Lastly, it seemed to me that you suggested that I was erecting a standard of doing a “line-by-line response” to all your critics. As I specifically mentioned in my review, I was merely looking for “some level of response.” In other words, in my excitement to read your book, I found myself disappointed in the lack of interaction with opposing views, and that almost every newer work—albeit less than a dozen—were written by your “buddies” (your word, not mine). So again, I think my main point stands.

    All in all, I hope my review does not put distance between our future dialogs, but brings them closer. I look forward to your future work, and I hope to have more things in print in the next year or two so I can join those of you who have opened yourself up to critical feedback such as the one I attempted to offer. Thanks for taking everything in stride, and since you noted that you still stand by your book despite prior and current criticisms, I will end by saying I still stand by my review;-).


    Pete Head – I just noticed your comment, thanks. Although Chris didn’t mention it, I only noted the figurative use because I think he could have had some fun with it somewhere in his work (NOT because I think it’s plausible). Chris seems like a man who likes a good laugh, and I assumed he would enjoy that one given the topic. Of course, I couldn’t put a smiley face in review, so sorry if it was taken the wrong way. But here you go anyway…:-). Oh, and I didn’t note a German work to strut my stuff. Heck, I’ve been in prison the last five years. The last thing I’m trying to do is size up. But your main point as a seasoned scholar looking back on previous reviews is worth its weight in gold, so thanks again, I plan to keep that in mind going forward:-)!

    1. Dear Brian,
      Thanks for this response and of course I always welcome the dialogue. Happy New Year to you as well. I understand that you want to stand by your review, and as to whether the review stands despite the inaccuracies I'll leave to others to decide. Let me offer a few responses, though.

      I appreciate your acknowledgement that you were wrong to say that I'd written two books arguing that Jesus was not a scribal-literate teacher. But you then justify having included the point by saying that, in my first book, I "certainly seemed to make known . . . that [I] do not think he was [literate]." Where do I do this? Let me quote from that book: "For the sake of clarity, the argument of this book does not concern the Historical Jesus" (6n.13). Nowhere in that book do I give any indication about what I thought about the historical Jesus's literate status. Indeed, I hadn't worked out a full answer to that question until after the second monograph, which focuses strictly upon that question. I don't deny the overlap in topic, but the focus and argument of each book was different. And, although you want your reader not to let this distract them from the rest of your review, I have to note that it has the effect of starting the review with the impression that I'm unoriginal and have somehow convinced two major presses (Brill and T&T Clark) to let me publish the same book twice. Also, all of this is perfectly clear in the preface of Jesus against the Scribal Elite, which you mention, where I elucidate how the various books relate to each other. It's very obvious there that only the second book deals with the historical Jesus.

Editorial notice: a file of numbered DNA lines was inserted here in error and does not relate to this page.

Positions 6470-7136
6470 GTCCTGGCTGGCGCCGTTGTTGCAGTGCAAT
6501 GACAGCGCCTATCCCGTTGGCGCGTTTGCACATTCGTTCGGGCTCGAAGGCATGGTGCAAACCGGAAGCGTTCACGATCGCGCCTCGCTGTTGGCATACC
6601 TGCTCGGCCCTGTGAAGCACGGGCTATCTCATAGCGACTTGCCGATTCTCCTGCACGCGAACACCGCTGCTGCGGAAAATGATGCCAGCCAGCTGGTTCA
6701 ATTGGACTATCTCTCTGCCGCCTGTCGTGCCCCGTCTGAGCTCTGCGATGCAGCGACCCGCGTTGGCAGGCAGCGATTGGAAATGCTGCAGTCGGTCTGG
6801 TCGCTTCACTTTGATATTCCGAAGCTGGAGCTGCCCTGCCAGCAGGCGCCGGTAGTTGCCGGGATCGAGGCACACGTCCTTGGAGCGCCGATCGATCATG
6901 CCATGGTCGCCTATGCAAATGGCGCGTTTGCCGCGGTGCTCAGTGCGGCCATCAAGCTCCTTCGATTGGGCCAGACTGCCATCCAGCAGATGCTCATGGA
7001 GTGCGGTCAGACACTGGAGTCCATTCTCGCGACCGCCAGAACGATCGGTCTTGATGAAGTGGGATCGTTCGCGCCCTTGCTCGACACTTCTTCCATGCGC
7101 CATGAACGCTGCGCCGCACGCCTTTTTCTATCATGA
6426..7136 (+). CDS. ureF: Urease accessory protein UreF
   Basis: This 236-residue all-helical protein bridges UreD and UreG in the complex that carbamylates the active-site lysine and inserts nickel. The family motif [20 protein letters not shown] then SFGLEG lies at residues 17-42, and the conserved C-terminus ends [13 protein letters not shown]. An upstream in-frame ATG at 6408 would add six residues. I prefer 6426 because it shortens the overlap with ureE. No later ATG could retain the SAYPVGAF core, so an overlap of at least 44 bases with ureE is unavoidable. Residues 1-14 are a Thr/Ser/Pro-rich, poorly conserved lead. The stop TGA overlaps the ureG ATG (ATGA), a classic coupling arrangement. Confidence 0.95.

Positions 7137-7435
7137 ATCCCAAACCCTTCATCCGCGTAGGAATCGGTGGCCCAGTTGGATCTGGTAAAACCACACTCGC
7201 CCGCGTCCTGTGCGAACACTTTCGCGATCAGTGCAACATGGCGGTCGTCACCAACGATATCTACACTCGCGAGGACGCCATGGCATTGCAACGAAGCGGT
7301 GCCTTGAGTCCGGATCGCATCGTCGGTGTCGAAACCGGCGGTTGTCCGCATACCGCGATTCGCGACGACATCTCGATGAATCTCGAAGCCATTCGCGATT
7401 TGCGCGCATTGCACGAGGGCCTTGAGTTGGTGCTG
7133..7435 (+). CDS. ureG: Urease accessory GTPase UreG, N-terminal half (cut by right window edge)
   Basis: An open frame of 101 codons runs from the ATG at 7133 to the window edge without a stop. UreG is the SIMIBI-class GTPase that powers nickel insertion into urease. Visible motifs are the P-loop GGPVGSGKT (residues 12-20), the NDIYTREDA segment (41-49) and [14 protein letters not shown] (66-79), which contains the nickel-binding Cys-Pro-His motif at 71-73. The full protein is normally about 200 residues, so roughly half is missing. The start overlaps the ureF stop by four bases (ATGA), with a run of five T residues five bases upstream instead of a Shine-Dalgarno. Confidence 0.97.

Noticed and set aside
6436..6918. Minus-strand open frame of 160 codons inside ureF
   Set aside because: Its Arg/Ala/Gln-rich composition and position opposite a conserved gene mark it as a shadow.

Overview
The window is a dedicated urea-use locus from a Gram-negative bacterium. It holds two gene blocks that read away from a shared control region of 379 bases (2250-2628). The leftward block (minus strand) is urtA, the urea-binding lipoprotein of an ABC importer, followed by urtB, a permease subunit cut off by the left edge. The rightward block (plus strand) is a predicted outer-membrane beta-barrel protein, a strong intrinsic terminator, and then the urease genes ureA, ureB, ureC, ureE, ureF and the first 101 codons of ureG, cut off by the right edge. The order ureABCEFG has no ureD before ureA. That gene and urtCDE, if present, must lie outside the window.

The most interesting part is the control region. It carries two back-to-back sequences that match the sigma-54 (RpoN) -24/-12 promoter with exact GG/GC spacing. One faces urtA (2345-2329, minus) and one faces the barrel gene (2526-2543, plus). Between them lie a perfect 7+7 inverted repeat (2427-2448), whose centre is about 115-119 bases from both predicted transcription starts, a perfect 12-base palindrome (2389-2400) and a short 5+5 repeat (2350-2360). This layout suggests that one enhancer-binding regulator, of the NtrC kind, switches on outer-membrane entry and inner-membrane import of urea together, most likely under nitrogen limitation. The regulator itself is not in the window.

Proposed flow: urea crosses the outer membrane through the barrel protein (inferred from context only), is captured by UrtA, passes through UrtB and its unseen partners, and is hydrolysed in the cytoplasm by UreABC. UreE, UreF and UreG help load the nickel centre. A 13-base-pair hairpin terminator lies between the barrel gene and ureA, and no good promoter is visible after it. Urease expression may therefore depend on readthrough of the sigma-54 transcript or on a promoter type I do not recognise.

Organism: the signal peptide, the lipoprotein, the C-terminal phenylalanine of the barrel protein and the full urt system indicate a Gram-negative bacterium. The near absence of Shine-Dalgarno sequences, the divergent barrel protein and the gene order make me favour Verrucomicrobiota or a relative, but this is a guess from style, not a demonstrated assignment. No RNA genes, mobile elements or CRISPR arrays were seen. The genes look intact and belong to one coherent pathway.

Your "main point" about my failure to engage critics doesn't really stand, in my opinion, because you state that they represent "an alternative view." They don't represent a single alternative view, however. You have here, as far as I can tell, simply listed anyone who had anything even mildly critical to say in a review of any of the books I've published. They have not all disagreed, though, and where they do disagree they have disagreed over different things and for different reasons. Again, I reiterate that I could not have possibly responded to them all and kept the book at the size and tone for which it was designed. As to me citing Le Donne and Rodriguez, I think this is just wrong also. It's true I cite them. It's true I also cite quite a few others. And it's further true that the section (I think) you're discussing is clearly shown as a short description of Jesus, Criteria, and the Demise of Authenticity. In the rest of the book, I engage throughout with alternative viewpoints on any number of issues. Also, I'll say again that I have indeed responded to some of those critical points in reviews, but not in this context. On that note, I can see how you think that my dismissal of Foster was too quick. I would state it otherwise--whether he is a top scholar is irrelevant, he's wrong in his description of social memory studies (a point made also recently by Porter's recent JSHJ article). But I can see how it could come across as too quick. I have had a two-part article responding more thoroughly to that issue (in the context of a much broader discussion) pending since 2013. It should be out later this year in Early Christianity.

      As a last comment, I do indeed like a laugh and perhaps we could have a beer at SBL and chat through some of these exciting issues more thoroughly. We might not agree, but that's no reason not to be friends. Of course future dialogue remains open and I wish you the best in your own work. And again, thanks for your comments on the positive aspects of my work.

  5. Fair enough. And beer sounds great, my treat:-)!